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2-D Model in CFX

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Old   August 2, 2005, 07:22
Default 2-D Model in CFX
  #1
Akin
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Hello, I am curious how to run a 2-d model in CFX5, I understand you have to set an enviroment variable to do it (how ?) and also have your mesh extruded how ? I am still using CFX-build, can any one kindly give a step by step method or point me to some literature and example please. Thanks
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Old   August 3, 2005, 11:24
Default Re: 2-D Model in CFX
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Sebastian Spring
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Hi there,

as far as I know CFX-5 cannot simulate 2D problems. It will always require a 3D mesh. But you can then use only 1 cell in the direction normal to the symmetry plane, so it is almost 2D.
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Old   August 3, 2005, 18:31
Default Re: 2-D Model in CFX
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Glenn Horrocks
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Hi,

You are correct, CFX5 cannot do 2D simulations but you can turn a 2D planar or axisymmetric mesh into a 3D mesh by extruding or rotating one element thick and placing symmetry planes on the front and back faces. The solver then uses the 3D solver on this mesh and the symmetry planes prevent flows in the third dimension.

I know the developers have been asked to include a 2D solver in CFX5, I guess it is probably one of the most requested features for CFX. But as there is a work around available and it requires the entire solver to be rejigged it has not been done - alas, a real 2D solver would be very nice and much more efficient.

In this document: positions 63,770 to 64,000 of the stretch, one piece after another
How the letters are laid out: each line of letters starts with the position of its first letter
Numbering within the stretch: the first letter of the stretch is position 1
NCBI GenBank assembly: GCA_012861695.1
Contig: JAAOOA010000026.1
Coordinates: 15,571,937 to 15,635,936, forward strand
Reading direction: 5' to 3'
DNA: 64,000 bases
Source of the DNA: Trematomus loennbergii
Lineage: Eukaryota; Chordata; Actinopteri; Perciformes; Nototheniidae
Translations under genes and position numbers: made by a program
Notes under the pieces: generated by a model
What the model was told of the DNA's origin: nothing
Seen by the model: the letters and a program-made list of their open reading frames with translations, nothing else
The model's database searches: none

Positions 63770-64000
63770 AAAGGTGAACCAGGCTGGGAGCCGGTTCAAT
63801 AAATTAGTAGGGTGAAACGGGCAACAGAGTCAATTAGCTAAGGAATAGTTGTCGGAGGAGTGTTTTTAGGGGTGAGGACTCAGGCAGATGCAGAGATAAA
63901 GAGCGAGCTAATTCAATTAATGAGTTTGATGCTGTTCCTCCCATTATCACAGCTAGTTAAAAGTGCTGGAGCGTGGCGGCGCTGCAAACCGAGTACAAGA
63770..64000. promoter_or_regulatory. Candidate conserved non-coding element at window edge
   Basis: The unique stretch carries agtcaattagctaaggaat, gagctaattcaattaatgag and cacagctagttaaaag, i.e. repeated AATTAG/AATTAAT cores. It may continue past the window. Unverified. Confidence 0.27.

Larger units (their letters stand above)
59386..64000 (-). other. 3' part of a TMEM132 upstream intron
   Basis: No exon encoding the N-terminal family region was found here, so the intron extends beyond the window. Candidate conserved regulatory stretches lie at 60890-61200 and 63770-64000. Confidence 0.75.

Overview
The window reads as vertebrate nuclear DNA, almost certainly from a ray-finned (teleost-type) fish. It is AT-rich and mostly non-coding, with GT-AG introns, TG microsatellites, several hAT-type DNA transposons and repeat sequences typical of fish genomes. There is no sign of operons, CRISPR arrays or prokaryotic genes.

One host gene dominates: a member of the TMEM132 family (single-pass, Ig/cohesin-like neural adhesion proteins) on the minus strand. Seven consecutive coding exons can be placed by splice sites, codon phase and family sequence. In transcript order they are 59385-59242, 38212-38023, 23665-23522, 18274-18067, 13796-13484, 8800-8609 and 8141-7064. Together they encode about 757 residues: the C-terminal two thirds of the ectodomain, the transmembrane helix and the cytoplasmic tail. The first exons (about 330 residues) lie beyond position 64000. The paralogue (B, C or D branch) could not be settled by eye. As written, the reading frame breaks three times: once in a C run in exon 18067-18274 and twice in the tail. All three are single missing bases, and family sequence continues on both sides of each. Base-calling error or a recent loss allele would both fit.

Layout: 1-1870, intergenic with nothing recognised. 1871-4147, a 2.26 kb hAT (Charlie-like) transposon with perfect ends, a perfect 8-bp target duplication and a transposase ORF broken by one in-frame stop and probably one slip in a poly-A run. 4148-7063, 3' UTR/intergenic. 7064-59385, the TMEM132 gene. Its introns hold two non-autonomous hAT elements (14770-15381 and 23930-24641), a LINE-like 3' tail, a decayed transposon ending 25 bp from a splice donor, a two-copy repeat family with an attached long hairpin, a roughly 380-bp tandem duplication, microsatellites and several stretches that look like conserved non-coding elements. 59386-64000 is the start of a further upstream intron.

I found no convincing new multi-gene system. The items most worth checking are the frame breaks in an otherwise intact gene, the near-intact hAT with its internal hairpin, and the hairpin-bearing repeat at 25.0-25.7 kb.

As for your request as to how to generate a 2D mesh in CFX-Build, have a look at the CFX-Community. There are a number of reports on how to do it there.

Regards, Glenn Horrocks
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Old   August 8, 2005, 15:38
Default Re: 2-D Model in CFX
  #4
Paul Lewis
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Hi Glenn,

You mention rotating the 2D model to one element thick, this would make a wedge for axisymmetric problems. How do you deal with the mesh near the axis of rotation (the point of the wedge), surely the mesh cells start to become very distorted with high aspect ratios? This would then probably lead to convergence problems.

Regards

Paul

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Old   August 8, 2005, 18:51
Default Re: 2-D Model in CFX
  #5
Glenn Horrocks
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Hi Paul,

Yes, it does lead to elements with high aspect ratios which can cause convergence problems. This is partly mitigated by the fact that the flow is aligned with the element faces so the high aspect ratio elements are not as bad as when they are in a 3D flow.

Regards, Glenn Horrocks
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